The output of phase detector 11 is switched current signal proportional in time to the difference in phase between the signal from counter 7 and the signal from 256 state counter 13, which is the other input to phase detector 11. The output of phase detector 11 passes to loop filter 15; the output of loop filter 15 drives voltage controlled oscillator 16. (Phase detector 11 with filter 15 is also known as phase/frequency detector and charge pump.) The foregoing description of elements 11, 15 and 16 may be entirely standard elements of phase locked loops, the loop filter 15 typically being a shunt circuit to ground of a capacitor (not shown) in parallel with a resistance and capacitance (not shown) in series.
Voltage controlled oscillator 16 drives 1 (i.e., bypass) or more state counter 17, which is reset by programmable register 19. The output of counter 13 drives one input of phase detector 11 and 256 state counter 21. Counter 21 is reset by programmable register 23.
Counter 13 is reset with entry of the content of adder 25 from the output of adder 25. During normal operation switching circuit (multiplexer) 27 passes four bits of digital data from 256 byte random access memory 29 to one input of adder 25. A second input of adder 25 receives the digital content of register 31. The data from memory 29 and register 31 are summed in adder 25. Counter 13 is reset when it reaches 256 to the content of adder 25.
At initiation data processor 33 (shown illustratively, normally a microprocessor) first loads programmable register 35 to a value which sets flip flop circuit 37 which controls multiplexer 27 to pass signals only on line 39. Signals on line 39 are from data processor 33. These signals are initiation data. The initiation data may define some spread spectrum characteristics, but this is not essential since they control only during initiation. Initially all of the registers are at a preset value, but oscillator 3, the counters and the phase locked loop, including voltage controlled oscillator 16, are operational, so a clock signal is generated. Using the clock signal, data processor 33 fills the programmable registers and RAM 29 and applies a start signal on line 44. The start signal on line 44 resets counter 21 and produces a signal on line 41 which reverses flip flop 37, causing multiplexer 27 to pass only the data from memory 29. The reset signal on line 44 may also be delivered by different devices, like video, horizontal sync, another spread spectrum generator or any signal that the modulation profile is to be synchronized to.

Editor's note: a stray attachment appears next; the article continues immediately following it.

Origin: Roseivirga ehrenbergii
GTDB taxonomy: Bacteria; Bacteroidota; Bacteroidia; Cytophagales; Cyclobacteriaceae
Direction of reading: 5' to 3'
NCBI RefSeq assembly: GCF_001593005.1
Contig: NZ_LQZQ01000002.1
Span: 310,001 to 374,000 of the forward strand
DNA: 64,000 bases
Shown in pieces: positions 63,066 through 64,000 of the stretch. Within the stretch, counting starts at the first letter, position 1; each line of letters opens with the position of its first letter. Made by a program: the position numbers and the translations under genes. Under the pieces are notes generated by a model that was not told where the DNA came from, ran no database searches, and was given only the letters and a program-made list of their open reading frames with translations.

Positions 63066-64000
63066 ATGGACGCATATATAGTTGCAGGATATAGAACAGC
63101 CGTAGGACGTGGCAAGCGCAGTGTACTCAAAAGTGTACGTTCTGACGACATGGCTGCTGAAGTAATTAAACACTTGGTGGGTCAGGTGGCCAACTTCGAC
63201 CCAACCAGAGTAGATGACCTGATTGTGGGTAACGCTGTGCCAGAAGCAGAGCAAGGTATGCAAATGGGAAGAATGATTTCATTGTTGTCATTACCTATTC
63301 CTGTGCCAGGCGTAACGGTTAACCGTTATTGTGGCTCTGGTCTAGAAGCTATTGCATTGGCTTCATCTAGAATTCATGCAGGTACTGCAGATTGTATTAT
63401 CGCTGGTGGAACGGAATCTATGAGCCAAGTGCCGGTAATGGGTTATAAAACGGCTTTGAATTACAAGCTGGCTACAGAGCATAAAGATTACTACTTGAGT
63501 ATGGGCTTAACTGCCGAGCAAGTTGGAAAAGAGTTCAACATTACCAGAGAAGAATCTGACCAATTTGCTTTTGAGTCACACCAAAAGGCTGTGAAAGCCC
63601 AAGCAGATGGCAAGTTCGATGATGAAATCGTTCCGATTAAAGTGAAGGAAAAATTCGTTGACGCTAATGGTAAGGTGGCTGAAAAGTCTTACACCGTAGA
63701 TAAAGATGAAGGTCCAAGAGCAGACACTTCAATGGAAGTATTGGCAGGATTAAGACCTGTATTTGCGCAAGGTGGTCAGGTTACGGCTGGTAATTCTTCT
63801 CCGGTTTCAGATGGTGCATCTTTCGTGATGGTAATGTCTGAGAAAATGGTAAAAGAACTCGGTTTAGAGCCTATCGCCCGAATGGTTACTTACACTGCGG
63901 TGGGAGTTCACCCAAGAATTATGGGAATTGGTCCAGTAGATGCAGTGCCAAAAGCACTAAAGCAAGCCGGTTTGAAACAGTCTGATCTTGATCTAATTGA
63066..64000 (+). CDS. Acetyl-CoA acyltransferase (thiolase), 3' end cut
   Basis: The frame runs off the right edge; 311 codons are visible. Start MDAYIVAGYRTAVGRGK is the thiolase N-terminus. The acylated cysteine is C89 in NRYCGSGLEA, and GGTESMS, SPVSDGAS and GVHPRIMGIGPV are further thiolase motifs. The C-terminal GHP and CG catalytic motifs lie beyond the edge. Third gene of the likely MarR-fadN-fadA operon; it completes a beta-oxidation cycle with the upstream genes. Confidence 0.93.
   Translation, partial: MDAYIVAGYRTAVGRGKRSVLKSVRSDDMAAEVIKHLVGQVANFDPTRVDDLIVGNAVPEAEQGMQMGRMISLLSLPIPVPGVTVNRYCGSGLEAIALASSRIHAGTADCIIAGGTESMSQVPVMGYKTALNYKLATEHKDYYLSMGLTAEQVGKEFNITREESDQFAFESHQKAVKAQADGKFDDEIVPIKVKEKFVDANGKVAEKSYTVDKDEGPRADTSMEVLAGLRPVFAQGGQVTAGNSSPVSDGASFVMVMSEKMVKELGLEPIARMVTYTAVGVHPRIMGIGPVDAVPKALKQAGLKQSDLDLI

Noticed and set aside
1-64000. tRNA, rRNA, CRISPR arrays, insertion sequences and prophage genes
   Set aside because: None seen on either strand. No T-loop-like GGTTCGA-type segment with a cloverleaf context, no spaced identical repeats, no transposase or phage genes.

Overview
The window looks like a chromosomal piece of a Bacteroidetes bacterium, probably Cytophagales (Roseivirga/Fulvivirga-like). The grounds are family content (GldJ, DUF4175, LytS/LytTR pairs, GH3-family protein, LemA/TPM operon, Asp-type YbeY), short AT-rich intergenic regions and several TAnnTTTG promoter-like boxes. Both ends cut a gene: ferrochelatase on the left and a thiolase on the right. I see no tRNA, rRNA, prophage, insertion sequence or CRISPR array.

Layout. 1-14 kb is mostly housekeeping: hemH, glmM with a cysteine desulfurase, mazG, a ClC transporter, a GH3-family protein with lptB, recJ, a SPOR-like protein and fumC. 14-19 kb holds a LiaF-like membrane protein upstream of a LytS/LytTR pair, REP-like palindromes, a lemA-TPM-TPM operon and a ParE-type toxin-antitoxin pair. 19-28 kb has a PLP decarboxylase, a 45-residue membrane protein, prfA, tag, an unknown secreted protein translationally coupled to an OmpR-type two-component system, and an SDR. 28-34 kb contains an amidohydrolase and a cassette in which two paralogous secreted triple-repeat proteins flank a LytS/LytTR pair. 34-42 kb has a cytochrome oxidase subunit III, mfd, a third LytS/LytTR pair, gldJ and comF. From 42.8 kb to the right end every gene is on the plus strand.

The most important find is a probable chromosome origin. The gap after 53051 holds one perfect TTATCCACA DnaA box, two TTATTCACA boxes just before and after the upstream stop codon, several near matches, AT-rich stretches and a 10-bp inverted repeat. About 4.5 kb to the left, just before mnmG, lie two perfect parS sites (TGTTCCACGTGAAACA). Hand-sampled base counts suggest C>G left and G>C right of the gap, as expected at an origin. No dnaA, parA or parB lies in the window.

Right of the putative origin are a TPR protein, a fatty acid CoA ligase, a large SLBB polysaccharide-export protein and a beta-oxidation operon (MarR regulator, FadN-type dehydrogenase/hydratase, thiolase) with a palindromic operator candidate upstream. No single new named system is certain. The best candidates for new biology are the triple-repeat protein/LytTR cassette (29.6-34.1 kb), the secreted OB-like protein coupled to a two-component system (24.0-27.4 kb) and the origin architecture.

Memory 29 has variable data uniquely addressed by each output of counter 21 to define a spread spectrum output from the output of voltage controlled oscillator 16. This is reduced in frequency by being input to divider 43 (also a counter) which is reset by register 45. (Register 45 is not variable.)
The output of divider 43 is connected through multiplexer 47 to drive an electrical apparatus 49 (shown illustratively) such as a printer or computer. Multiplexer 47 may be switched by a signal on line 51 to pass the signal on line 5 from oscillator 3, thereby bypassing the spread spectrum signal.
The preferred forms of spread spectrum signals are discussed in the foregoing patents and will not be repeated here. The contents of counter 17 varies the period of time before a single digital value from RAM 29 produces an output from counter 13. The content of register 23 defines the number of values, from RAM 29 used before the pattern is repeated. Of course, the content of RAM 29 is selected to conform to the register values and the desired spread spectrum pattern.